§ 12. Mr. Dodds
asked the Under-Secretary of State for Air, in view of the recent discharge of a sportsman, details of which have been sent to him, if he will discharge 2731286 A.C.2 Thaine, S.G., now serving in Iraq, who as the result of an accident on 18th July, 1954, when two toes were broken, is now handicapped by a big toe centre joint being devoid of movement and walks with a limp and in recent weeks has been twice in hospital.
This airman has recently been found temporarily unfit for service, and is being returned to the United Kingdom. I understand that the reasons are unconnected with the slight disability of one foot, but I am looking into the case further and will write to the hon. Member as soon as my inquiries are Complete.
As I said, this man is on his way home. When he gets here, he will go before another medical board. I should prefer to reserve my judgment until that happens.
§ 17 and 18. Mr. Lewis
asked the Under-Secretary of State for Air (1) why the Royal Air Force has rejected the services of a man, of details of whose case he has been informed, because of a foot disability, and has accepted another man, of whom he has also been informed, who is more seriously disabled;
§ (2) if he will give full details of the actual service rendered by a leading aircraftman, particulars of whose case have been supplied to him; the time that this National Service man has been sick, excused parades, and excused wearing boots: and the reasons for keeping this man in the Royal Air Force.
The airman who is being discharged suffers from a disability which is considered likely to be aggravated by the normal conditions of Service life.
The other airman referred to by the hon. Member entered the Royal Air Force on 18th October, 1954. He completed the first half of the recruits' training course and the less strenuous parts of the second half. During the past two months he has been training as an instrument mechanic. From early December until mid-February he was at a medical rehabilitation unit. He was given seven days' convalescent leave and has since had fourteen days' sick leave. He was excused wearing boots almost since entry, and parades since the beginning of December.
This airman is being retained in the Royal Air Force because his disability is considered likely to respond to treatment. If it does not so respond in a reasonable period we shall review his case again.
§ Mr. Lewis
Is the Under-Secretary of State aware that before this man went into the Forces the medical board refused to grade him because of his disability, that he had to undergo a special examination, that he was grade A 4/G 2 permanently, that he has not been able to wear boots during the whole time he has been in the Forces, that he has been excused all parades, all drills, all P.T. and every other type of activity, and that his feet are getting worse, notwithstanding that he has had special insoles supplied to him? Does the hon. Gentleman not feel that this man, particularly when the medical experts have said that his feet are getting worse, should be discharged, as others have been?
No, Sir. He has not received his special insoles yet. The sorbo-rubber ones which he is wearing at the moment are only temporary, until the special ones are ready. I do think that before we come to a decision we should ascertain whether the insoles improve his condition.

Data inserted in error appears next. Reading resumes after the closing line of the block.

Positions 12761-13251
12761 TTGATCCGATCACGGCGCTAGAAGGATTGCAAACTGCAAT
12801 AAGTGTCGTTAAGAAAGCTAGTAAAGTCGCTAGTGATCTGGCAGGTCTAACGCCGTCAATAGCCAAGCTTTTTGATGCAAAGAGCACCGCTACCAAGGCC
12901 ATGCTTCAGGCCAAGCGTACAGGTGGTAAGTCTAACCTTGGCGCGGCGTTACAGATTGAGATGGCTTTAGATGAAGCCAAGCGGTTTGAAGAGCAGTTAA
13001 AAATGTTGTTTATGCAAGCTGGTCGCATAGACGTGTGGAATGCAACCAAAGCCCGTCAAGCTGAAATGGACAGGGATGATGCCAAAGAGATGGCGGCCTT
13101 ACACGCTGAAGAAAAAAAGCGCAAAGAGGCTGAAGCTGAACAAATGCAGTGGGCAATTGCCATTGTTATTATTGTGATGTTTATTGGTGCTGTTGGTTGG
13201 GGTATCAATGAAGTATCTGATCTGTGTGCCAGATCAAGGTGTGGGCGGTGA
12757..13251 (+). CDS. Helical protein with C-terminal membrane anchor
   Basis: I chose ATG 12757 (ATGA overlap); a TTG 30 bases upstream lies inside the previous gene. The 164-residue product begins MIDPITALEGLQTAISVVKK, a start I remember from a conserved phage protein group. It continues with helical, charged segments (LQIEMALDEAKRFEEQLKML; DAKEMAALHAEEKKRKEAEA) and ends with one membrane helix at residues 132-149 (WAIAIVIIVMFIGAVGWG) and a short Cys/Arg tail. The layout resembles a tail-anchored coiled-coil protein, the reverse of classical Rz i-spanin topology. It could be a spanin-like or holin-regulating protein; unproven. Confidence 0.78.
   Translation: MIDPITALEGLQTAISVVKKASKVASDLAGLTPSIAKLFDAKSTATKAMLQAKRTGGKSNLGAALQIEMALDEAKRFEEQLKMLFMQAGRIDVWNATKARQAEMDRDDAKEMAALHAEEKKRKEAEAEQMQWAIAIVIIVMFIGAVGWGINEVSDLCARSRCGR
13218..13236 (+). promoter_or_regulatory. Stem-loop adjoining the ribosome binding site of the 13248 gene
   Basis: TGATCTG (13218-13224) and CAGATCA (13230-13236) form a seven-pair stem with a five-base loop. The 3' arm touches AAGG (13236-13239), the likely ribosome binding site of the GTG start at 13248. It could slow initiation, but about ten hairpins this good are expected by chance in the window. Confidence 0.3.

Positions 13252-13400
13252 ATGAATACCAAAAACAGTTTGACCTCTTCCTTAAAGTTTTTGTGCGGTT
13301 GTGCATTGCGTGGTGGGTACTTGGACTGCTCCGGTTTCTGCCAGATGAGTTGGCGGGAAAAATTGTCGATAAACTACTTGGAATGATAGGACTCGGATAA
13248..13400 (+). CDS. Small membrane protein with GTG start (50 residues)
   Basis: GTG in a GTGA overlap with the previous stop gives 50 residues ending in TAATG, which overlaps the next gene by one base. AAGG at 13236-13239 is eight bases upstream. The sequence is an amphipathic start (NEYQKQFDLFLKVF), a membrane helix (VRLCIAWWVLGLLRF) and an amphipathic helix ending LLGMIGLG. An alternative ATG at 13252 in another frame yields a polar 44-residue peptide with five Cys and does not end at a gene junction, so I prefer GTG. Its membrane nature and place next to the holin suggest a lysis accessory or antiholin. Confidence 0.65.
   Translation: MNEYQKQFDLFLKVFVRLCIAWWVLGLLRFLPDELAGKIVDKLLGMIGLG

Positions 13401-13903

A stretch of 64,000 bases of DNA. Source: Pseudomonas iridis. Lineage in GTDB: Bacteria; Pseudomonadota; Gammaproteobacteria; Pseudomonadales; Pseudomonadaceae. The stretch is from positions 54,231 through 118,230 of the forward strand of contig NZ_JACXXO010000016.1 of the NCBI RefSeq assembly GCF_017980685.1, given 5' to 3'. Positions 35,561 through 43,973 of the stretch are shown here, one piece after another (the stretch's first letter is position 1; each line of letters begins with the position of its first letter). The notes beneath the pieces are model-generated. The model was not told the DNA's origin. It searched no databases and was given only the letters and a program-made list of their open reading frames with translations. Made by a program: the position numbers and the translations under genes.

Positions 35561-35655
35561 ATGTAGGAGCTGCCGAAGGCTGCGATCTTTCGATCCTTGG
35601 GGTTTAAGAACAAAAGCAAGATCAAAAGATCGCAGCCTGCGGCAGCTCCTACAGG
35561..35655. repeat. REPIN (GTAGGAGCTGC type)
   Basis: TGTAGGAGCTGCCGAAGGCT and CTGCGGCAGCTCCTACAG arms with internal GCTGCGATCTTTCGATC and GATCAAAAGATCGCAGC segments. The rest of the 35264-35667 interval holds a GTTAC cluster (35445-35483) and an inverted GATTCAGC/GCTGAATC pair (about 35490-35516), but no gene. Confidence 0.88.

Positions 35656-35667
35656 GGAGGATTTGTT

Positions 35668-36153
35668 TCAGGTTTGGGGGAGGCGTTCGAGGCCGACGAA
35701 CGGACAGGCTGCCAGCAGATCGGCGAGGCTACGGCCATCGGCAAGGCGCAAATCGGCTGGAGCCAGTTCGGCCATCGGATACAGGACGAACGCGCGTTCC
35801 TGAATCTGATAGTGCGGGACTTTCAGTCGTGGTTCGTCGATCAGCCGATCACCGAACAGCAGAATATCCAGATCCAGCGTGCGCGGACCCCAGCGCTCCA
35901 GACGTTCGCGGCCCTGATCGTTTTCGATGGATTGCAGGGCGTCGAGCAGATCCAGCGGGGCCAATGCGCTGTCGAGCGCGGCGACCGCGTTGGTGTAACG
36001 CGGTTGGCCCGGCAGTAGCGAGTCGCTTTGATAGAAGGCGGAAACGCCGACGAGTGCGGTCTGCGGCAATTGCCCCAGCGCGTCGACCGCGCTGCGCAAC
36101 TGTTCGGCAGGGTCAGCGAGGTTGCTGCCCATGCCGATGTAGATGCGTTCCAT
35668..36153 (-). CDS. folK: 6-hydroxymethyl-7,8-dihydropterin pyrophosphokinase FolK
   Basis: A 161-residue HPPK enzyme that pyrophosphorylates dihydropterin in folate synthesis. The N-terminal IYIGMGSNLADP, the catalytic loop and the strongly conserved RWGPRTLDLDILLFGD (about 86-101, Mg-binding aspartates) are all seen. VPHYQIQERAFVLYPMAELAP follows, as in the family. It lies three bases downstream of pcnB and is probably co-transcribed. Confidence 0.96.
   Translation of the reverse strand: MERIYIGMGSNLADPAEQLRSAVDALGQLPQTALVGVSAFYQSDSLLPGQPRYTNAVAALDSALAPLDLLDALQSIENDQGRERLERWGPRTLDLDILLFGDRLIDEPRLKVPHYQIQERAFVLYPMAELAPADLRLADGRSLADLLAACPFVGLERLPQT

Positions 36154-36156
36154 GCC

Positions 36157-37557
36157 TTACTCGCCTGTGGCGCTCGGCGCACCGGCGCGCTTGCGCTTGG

§ Mr. Lewis
On a point of order. Is it right for the Under-Secretary of State to make a statement definitely not in accordance with the facts? I spoke to this man yesterday, and he tells me he has been compelled to wear insoles, which the medical experts admit are making his feet worse. What is this man to do?
—pending the production of the special ones. He did not like wearing the temporary ones, and asked the medical officer if he need go on wearing them, and he was given permission not to wear them.
§ Mr. Shinwell
Is the Royal Air Force so hard up for men that it requires to keep a man of this sort? Is the hon. Gentleman aware that there is undoubtedly some disquiet amongst hon. Members and in the country about the discrimination exercised by the Royal Air Force, whereby one man is accepted and another man rejected?
I do realise that, of course, but I think it is most important to look at each case carefully on its own merits. The moment we try to lay down rules we shall find ourselves being very unfair to many people. I can assure the right hon. Gentleman that I shall continue to examine each case carefully on its merits, and if I feel that it is not doing a man any good to stay in the Air Force, and if his condition is likely to deteriorate because of Service life, I shall release him.
§ 19. Mr. Dodds
asked the Under-Secretary of State for Air when it is proposed to discharge 2739651 Aircraftman, Second Class, John Albert Letman, who has been continuously ill since childhood, has undergone two major operations, suffers from a damaged hip that gives 1292 pain and, despite having been in the Royal Air Force for eight months, has done no basic training, has been excused many duties and is grade 4.
Although this airman has been assessed as medically fit for the trade in which he is now training he is undoubtedly a borderline case, and after careful consideration I have decided that the balance of advantage lies in discharging him from the Air Force.
§ Mr. Dodds
Why on earth do we have to have rows in this House to get justice as between man and man? Does not the Under-Secretary of State appreciate that Members on this side of the House agreed to National Service on the ground that there would be fair play? It is certainly not taking place today.
I am certainly not afraid of what the hon. Member may say when I come to a conclusion about the discharge of a man from the Royal Air Force. He can say exactly what he likes about it. I shall continue to examine each of these cases carefully, and when I feel that a man ought to be discharged I shall discharge him.